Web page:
The NYT Freakonomics blog notes that the Fair Trade movement does not exist independently of the laws of economics:
But the problem with Fair Trade coffee is that as the program scales up, the alternative market ethics it wants to sustain collapse. Inevitably, the Fair Trade market becomes subject to the same laws that drive the conventional commodities market. When the price of coffee drops, the appeal of Fair Trade’s price support lures growers into the cooperatives that sell coffee under the Fair Trade label. As poor growers rush into Fair Trade agreements, the supply of Fair Trade coffee rises. Protected by the price floor, the Fair Trade coffee remains inflated despite flagging demand. What Fair Trade importers thus end up doing with the excess Fair Trade coffee is dumping it—upwards of 75 percent of it!—on the conventional market.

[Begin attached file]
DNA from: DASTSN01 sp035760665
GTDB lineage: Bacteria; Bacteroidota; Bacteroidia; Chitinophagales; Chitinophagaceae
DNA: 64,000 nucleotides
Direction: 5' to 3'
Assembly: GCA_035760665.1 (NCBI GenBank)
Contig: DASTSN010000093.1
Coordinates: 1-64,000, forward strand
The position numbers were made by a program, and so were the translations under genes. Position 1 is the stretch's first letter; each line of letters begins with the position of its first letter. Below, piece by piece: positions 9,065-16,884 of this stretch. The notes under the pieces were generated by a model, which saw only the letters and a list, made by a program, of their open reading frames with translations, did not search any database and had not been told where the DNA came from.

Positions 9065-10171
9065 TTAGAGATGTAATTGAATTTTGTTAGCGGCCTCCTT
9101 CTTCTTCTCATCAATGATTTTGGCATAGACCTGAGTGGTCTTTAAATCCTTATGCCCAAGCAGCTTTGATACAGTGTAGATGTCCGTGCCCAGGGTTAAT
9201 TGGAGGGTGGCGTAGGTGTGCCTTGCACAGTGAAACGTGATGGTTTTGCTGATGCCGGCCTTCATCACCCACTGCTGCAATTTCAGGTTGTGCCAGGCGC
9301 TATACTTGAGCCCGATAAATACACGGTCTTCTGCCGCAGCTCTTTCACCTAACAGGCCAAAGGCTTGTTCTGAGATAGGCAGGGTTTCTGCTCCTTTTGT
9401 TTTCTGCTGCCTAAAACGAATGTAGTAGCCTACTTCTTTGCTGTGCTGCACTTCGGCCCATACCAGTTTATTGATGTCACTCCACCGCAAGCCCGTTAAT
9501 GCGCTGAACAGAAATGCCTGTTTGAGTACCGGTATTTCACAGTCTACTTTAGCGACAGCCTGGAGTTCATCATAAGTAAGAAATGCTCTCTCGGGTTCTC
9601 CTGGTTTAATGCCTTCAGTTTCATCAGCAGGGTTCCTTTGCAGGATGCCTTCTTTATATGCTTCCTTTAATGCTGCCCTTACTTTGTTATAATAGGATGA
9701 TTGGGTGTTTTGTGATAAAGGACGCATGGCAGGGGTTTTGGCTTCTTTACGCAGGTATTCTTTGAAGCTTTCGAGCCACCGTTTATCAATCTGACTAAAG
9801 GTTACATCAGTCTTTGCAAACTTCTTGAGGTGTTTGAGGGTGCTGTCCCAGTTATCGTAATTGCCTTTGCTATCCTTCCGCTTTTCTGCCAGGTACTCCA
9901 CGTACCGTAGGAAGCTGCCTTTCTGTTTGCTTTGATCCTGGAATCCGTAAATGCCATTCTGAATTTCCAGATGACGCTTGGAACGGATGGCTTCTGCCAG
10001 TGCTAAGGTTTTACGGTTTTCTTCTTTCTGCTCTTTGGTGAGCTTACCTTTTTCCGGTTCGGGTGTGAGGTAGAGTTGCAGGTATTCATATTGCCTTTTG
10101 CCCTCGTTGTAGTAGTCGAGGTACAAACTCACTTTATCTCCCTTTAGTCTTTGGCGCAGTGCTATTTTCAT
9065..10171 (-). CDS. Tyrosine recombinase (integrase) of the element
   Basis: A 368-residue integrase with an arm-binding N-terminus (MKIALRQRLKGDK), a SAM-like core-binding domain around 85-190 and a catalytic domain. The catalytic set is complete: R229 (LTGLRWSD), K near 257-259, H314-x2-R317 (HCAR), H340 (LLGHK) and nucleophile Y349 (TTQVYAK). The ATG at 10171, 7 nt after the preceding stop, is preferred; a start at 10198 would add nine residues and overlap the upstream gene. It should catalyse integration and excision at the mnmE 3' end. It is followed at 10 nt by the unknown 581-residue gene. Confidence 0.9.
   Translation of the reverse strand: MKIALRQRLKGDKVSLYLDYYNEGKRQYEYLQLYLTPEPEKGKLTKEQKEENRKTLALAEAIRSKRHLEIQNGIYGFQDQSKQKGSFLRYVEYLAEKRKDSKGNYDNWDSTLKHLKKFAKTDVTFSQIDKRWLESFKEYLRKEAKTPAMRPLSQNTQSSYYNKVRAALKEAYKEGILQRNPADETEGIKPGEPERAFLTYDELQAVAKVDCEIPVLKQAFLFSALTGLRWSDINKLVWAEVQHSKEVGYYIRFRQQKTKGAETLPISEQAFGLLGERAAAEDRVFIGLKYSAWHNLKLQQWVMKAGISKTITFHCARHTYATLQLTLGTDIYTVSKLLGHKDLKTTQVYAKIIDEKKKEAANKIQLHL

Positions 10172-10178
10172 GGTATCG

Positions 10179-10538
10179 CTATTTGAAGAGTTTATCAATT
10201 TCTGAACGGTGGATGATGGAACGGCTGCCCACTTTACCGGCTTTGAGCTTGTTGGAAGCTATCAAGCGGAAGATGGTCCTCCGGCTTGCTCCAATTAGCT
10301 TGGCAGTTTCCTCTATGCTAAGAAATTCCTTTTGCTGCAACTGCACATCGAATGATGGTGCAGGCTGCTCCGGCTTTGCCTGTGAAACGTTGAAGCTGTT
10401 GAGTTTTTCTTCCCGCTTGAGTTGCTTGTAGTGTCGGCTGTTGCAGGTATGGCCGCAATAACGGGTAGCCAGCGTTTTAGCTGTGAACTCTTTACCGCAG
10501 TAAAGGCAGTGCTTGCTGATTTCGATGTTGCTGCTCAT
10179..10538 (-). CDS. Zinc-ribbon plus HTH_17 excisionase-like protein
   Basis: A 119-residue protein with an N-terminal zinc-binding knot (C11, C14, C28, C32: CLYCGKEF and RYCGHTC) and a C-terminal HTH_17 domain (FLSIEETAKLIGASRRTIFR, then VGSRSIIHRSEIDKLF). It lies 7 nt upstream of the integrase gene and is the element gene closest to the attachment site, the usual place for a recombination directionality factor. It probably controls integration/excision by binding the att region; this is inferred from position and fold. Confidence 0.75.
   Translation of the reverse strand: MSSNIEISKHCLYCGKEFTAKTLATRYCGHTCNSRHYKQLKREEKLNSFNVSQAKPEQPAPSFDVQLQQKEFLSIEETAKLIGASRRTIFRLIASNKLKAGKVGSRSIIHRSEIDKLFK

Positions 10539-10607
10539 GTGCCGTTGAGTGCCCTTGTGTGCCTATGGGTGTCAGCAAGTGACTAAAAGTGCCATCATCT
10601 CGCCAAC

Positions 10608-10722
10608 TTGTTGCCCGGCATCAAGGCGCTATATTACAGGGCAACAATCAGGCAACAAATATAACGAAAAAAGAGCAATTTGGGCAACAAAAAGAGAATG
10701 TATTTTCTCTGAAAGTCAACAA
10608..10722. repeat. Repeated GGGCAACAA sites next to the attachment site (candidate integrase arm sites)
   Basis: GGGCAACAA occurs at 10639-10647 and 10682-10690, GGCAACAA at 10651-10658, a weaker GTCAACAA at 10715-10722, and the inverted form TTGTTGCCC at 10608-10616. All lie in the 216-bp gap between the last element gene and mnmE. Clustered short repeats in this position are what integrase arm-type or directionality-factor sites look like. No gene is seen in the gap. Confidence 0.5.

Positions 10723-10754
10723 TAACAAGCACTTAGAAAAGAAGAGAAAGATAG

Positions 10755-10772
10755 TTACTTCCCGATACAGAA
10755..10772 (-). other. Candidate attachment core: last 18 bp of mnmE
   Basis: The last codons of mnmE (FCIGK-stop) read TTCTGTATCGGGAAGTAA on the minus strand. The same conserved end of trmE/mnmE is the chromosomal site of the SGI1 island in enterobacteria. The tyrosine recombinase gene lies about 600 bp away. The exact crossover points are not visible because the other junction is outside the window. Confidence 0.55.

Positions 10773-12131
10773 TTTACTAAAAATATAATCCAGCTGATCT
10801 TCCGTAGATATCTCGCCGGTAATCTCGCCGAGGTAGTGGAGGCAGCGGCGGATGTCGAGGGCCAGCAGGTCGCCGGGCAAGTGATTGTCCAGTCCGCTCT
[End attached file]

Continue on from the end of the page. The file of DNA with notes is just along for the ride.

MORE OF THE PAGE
This is a huge problem for Fair Trade. Essentially, to be successful, it must, as I have stated in the past, “argue for a complete standardization of its price-fixing methods.”